For most athletes, the opportunity to compete in the Olympic Games is the crowning moment of their careers—the stuff of dreams for trainees who spend years toiling on the rinks or fields.
Lifelong figure skater Emily A. Hughes ’11 was no exception: “I don’t think I was really thinking, ‘Oh, I’m going to go to the Olympics,’” she says of her time skating in middle and high school. “It was more of a, ‘Oh, I dream to go to the Olympics’—and then when it actually happened, it was just amazing.”
In 2006, Hughes was called to Torino, Italy to compete in the Winter Olympics, where she placed seventh overall. Hughes—then a junior in high school—had previously been named as an alternate for the event after winning the bronze medal at the 2006 U.S. Figure Skating Championships.
With several national championship performances and an Olympic appearance under her belt—not to mention the co-authorship of “I Am a Skater”—Hughes by no means resembles the typical Harvard undergraduate. But for all her athletic accomplishments, she says that skating has not compromised her devotion to education—a decision that she made at an early age.
“I didn’t want to take time off of high school or college just to skate,” says Hughes, now a junior at Harvard. “Having that balance, I think, made skating better for me and made school better for me, because it wasn’t just all skating or all school.”
ROAD TO 2010
Despite her desire to strike the perfect balance between school and skating, Hughes decided to take a leave of absence from Harvard last semester to train to qualify for the Winter Olympics in Vancouver. She knew she needed to dedicate more time to skating to compete at the Olympic level again, Hughes says.
“I either had to take some time off of school and compete, or not compete and go to school,” she says. “I think that was one of the first times that it was either-or.”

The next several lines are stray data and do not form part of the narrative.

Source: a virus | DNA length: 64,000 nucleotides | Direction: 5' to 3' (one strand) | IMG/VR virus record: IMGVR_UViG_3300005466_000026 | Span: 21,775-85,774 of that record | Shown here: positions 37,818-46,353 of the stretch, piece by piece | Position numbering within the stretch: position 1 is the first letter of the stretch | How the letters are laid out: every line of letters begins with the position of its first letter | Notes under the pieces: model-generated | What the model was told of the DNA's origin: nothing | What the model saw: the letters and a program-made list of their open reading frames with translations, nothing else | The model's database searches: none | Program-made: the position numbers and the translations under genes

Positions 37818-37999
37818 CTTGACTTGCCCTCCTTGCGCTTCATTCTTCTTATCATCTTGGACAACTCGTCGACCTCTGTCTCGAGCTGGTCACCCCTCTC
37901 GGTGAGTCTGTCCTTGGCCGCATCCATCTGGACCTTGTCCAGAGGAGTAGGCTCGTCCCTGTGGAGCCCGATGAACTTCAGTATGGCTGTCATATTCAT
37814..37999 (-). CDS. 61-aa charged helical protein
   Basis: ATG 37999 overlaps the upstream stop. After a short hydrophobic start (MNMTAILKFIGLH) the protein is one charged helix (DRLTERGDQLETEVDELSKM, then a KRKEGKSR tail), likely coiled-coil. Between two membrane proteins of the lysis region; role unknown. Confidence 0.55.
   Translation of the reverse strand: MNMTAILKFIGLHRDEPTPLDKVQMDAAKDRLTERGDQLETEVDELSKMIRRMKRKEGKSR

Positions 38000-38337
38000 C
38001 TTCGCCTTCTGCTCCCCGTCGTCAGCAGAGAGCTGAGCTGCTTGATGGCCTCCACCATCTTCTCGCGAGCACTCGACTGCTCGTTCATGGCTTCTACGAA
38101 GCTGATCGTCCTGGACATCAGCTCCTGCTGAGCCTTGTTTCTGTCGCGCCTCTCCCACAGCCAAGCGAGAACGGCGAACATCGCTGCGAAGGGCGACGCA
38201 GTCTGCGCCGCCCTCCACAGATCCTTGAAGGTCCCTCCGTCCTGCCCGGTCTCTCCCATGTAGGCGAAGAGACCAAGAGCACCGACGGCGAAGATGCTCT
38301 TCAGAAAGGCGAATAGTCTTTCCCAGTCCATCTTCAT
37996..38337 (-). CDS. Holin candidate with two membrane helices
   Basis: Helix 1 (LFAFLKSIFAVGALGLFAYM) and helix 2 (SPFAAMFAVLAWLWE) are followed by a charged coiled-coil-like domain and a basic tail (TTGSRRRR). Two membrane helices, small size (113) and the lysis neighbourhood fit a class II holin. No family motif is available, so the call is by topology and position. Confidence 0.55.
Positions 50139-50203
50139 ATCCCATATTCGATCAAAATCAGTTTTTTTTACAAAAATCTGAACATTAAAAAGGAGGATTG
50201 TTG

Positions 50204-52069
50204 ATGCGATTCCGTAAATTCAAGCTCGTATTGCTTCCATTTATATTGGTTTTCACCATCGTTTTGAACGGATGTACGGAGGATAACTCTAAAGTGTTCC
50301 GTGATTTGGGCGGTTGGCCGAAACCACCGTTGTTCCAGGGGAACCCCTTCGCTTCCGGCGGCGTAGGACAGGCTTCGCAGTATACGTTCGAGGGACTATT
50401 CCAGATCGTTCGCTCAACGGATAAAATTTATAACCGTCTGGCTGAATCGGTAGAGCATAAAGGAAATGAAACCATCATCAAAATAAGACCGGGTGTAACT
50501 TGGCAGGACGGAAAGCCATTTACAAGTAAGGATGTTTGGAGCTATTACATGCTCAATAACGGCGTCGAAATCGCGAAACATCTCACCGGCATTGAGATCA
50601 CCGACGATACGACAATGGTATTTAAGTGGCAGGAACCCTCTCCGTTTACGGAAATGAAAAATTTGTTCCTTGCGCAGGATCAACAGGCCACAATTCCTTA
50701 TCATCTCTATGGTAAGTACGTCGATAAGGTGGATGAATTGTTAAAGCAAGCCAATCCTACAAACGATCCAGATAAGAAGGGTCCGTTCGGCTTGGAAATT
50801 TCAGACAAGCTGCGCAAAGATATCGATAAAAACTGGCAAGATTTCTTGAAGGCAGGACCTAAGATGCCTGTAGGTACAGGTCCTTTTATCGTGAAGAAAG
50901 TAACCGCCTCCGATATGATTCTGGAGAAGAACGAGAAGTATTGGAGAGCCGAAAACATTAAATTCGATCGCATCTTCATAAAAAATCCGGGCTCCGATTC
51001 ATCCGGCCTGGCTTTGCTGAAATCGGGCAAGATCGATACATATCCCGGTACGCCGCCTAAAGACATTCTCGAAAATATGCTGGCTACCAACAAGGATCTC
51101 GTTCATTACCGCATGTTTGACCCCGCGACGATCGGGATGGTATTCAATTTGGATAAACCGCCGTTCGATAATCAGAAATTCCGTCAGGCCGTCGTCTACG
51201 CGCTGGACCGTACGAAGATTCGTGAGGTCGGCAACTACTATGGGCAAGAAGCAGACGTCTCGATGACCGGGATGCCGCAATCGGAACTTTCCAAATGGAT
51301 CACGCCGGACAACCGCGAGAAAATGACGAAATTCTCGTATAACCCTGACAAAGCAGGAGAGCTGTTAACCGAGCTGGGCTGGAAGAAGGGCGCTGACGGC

Indeed, prior to her decision to leave Harvard, Hughes had made consistent efforts to perform her duties as a student and an athlete without sacrificing either—a balancing act that most Olympic-level skaters do not even attempt, she says.
“I think that a lot of people questioned it, but I never did,” Hughes says. “I’ve always seen myself going to college, so that was never an option. Harvard is just a great place, so trying to balance the two made sense to me.”
During her freshman and sophomore years, Hughes scheduled her classes in the morning or afternoon to make time for training sessions at a rink in Acton, Mass. and the Skating Club of Boston. Hughes skated a few hours each day, worked regularly with a trainer, and exercised multiple days a week on her own, supplementing her training with Pilates and yoga, according to Elin G. Schran, Hughes’ Boston-based coach.
“Usually, people who are skating at her level eat, breathe, and sleep their sport,” Schran says. “For her to be getting off the ice and have to go to class was crazy—it’s completely unheard of.”
And Hughes’s skating commitments often went beyond the extracurricular involvements of even the most dedicated of her classmates at Harvard, according to Dean of Freshman Thomas A. Dingman ‘67, Hughes’ freshman advisor.
“There are all sorts of stars in the class, people who are doing things on a regional or a national or an international level,” he said. “The skating regimen is pretty relentless...I think what was required of her was pretty unusual.”
But Hughes could not let the possibility of participating in the 2010 Winter Olympics slip past her. Blockmate Claire M Wheeler ’11 remembers sitting with Hughes on their futon in Mather at 3:30 in the morning last March, when the skater was deciding whether she should give the Olympics one more try.